“What is the opposite of fear?” the Spartan hero Dienekes asks in Steven Pressfield’s wonderful novel, Gates of Fire, about of the Spartan stand at Thermopylae.
He goes on: “To call it, aphobia, fearlessness, is without meaning. This is jut a name, thesis expressed as antithesis. To call the opposite of fear fearlessness is to say nothing. I want to know its true obverse, as day of night and heaven of earth.”
Dienekes finds his answer by the end. I’m not going to tell you what it is. You should read the book. It’s really great.
The only way to get to the opposite of fear is to endure fear.
It’s important to feel and to recognize fear. Beyond it’s obvious purpose for self-preservation, fear tells you when you are about to attempt something awesome.
I say “attempt,” because if success was guaranteed, your action would cause no fear (and therefore would likely not be too awesome).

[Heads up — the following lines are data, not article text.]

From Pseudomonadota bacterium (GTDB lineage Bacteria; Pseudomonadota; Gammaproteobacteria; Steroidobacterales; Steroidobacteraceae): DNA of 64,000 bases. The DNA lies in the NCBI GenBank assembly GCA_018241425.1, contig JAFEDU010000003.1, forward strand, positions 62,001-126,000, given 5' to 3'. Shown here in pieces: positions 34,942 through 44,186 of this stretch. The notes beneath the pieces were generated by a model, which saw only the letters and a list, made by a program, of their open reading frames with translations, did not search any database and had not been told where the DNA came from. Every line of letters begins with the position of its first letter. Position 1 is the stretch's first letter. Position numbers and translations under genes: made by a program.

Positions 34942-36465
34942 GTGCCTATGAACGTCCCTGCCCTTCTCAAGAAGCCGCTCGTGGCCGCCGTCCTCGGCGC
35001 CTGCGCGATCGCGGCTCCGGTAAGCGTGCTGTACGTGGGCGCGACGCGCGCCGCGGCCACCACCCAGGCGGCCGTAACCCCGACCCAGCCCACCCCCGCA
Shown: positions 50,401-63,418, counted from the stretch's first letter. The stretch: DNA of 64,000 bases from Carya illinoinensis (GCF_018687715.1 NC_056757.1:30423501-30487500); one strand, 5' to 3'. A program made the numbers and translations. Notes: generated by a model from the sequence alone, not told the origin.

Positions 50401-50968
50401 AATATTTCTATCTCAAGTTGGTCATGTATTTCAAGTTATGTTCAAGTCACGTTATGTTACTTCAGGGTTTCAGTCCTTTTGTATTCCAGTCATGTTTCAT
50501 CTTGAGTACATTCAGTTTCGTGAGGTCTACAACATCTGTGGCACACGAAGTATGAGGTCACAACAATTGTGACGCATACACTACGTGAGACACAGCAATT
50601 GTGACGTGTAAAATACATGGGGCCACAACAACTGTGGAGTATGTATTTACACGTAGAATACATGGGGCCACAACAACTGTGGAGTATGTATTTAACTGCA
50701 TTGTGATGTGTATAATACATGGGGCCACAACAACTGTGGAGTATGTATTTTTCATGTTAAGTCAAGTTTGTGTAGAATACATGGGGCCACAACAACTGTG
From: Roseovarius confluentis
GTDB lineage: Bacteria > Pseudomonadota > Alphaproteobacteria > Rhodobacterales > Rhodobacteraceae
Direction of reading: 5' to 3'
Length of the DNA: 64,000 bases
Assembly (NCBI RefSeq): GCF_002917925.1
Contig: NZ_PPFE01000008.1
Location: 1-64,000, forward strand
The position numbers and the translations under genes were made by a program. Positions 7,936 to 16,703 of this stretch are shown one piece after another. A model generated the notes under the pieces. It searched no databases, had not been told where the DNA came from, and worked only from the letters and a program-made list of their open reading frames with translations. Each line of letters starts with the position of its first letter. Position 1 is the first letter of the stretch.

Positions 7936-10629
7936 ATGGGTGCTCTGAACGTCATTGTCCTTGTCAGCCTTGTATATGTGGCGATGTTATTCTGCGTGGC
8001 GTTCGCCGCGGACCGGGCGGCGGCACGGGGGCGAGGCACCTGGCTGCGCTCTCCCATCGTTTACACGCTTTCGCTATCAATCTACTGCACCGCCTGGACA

When you’re diving into your creative work, you want feel a little anxious about it.
And no, you dont have to feel like you’re about to die in order for the endeavor to be worthwhile. Chances are you aren’t a Spartan, trained from childhood to face death in battle. But in order to grow, you do have to test the limits of your fear.
My wife, JJ Frederickson, offers an excellent model for thinking about fear. Check out her video on the stretch, risk or die concept!
Eric Edstrom is the author of The Undermountain Saga, a YA science fiction trilogy.
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